Texas Causes of Action & Affirmative Defenses

Texas Causes of Action & Affirmative Defenses

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Monday, September 28, 2009

Eviction Lingo: Forcible Detainer Action Explained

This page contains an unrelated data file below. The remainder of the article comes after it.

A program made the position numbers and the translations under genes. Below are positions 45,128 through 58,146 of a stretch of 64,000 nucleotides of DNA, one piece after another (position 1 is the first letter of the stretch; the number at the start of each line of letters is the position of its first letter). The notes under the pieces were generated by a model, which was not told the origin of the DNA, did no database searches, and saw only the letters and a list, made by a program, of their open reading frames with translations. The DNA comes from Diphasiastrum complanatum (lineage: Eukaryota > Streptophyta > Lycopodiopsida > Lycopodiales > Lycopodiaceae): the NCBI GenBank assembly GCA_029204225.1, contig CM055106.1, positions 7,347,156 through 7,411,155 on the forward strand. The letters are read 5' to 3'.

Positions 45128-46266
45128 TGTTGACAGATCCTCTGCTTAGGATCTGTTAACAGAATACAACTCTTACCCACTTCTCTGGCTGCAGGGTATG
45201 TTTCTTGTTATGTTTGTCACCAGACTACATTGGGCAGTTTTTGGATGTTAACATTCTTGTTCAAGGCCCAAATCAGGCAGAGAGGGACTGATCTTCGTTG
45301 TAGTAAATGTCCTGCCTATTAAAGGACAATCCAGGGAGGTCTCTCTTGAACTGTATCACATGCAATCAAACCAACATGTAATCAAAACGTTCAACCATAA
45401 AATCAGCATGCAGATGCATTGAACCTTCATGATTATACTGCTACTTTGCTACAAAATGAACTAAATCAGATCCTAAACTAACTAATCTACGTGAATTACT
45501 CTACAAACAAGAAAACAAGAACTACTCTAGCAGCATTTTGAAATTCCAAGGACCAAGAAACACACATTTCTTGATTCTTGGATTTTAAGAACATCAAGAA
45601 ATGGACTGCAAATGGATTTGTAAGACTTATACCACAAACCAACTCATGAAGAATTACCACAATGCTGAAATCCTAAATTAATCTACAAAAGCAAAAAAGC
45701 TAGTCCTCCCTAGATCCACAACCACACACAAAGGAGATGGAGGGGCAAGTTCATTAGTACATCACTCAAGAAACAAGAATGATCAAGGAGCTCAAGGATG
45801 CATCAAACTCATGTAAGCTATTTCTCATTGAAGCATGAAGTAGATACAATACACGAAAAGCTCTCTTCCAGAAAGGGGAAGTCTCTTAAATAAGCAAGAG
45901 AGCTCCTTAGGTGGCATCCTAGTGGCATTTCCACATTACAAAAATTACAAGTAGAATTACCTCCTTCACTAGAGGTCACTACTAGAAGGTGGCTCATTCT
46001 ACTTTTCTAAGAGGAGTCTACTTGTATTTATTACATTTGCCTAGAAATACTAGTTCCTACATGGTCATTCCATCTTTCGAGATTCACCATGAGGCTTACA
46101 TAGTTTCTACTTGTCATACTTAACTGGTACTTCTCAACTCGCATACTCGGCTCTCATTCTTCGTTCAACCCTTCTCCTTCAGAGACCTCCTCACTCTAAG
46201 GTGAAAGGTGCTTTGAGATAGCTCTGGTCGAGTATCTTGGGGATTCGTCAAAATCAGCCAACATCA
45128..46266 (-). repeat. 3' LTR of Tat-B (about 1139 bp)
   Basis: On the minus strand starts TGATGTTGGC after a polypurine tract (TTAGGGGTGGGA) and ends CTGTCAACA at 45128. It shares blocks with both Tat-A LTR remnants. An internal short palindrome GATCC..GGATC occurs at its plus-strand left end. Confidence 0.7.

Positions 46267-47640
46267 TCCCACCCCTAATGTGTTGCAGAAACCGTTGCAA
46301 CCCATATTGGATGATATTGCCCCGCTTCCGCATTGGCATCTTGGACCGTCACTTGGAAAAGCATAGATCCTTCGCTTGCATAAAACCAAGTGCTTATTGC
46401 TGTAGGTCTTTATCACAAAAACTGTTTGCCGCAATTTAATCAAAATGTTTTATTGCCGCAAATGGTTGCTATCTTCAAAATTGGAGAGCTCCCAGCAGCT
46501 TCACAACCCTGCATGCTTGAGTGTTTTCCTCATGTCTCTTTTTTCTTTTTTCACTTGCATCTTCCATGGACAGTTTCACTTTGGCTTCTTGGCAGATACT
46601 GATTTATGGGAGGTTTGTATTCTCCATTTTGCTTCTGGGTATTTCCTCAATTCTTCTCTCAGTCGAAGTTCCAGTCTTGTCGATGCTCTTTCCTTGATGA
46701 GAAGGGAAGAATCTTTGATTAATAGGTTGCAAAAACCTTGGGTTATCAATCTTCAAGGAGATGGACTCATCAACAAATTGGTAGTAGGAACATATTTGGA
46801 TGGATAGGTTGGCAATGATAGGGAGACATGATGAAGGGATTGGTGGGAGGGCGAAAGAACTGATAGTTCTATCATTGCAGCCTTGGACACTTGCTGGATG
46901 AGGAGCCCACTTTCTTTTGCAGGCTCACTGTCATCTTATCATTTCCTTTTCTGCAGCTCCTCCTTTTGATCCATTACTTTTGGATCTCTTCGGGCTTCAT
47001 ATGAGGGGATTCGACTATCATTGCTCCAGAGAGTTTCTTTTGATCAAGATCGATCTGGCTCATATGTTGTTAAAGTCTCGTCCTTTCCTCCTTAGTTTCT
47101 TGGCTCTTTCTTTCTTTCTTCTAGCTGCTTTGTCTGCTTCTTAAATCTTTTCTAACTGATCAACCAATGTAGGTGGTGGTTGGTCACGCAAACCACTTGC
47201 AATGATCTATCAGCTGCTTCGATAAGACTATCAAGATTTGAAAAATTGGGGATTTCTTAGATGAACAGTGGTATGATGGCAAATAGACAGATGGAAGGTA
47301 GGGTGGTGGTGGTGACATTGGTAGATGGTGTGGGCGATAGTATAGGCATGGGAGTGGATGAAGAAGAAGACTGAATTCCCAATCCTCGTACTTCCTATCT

WHAT IS A FORCIBLE DETAINER ACTION? A forcible detainer action, which is a special proceeding governed by particular statutes and rules, "was created to provide a speedy, simple, and inexpensive means for resolving the question of the right to possession of premises." Rice v. Pinney, 51 S.W.3d 705, 709 (Tex. App.-Dallas 2001, no pet.); see Tex. Prop. Code Ann. §§ 24.001-24.011 (Vernon 2000 & Supp. 2008); Tex. R. Civ. P. 738-755. Generally, the "sole issue" in the suit is "who has the right to immediate possession of the premises." Rice, 51 S.W.3d at 709; see Tex. R. Civ. P. 746. "To prevail in a forcible detainer action, a plaintiff is not required to prove title, but is only required to show sufficient evidence of ownership to demonstrate a superior right to immediate possession." Rice, 51 S.W.3d at 709. The Texas Rules of Civil Procedure, however, specifically allow a claim for rent to be brought with a forcible detainer action. See Tex. R. Civ. P. 738; Carlson's Hill Country Beverage L.C. v. Westinghouse Road Joint Venture, 957 S.W.2d 951, 954 (Tex. App.-Austin 1997, no pet.). SOURCE: 09-08-00422-CV (8/27/09) (Beaumont Court of Appeals)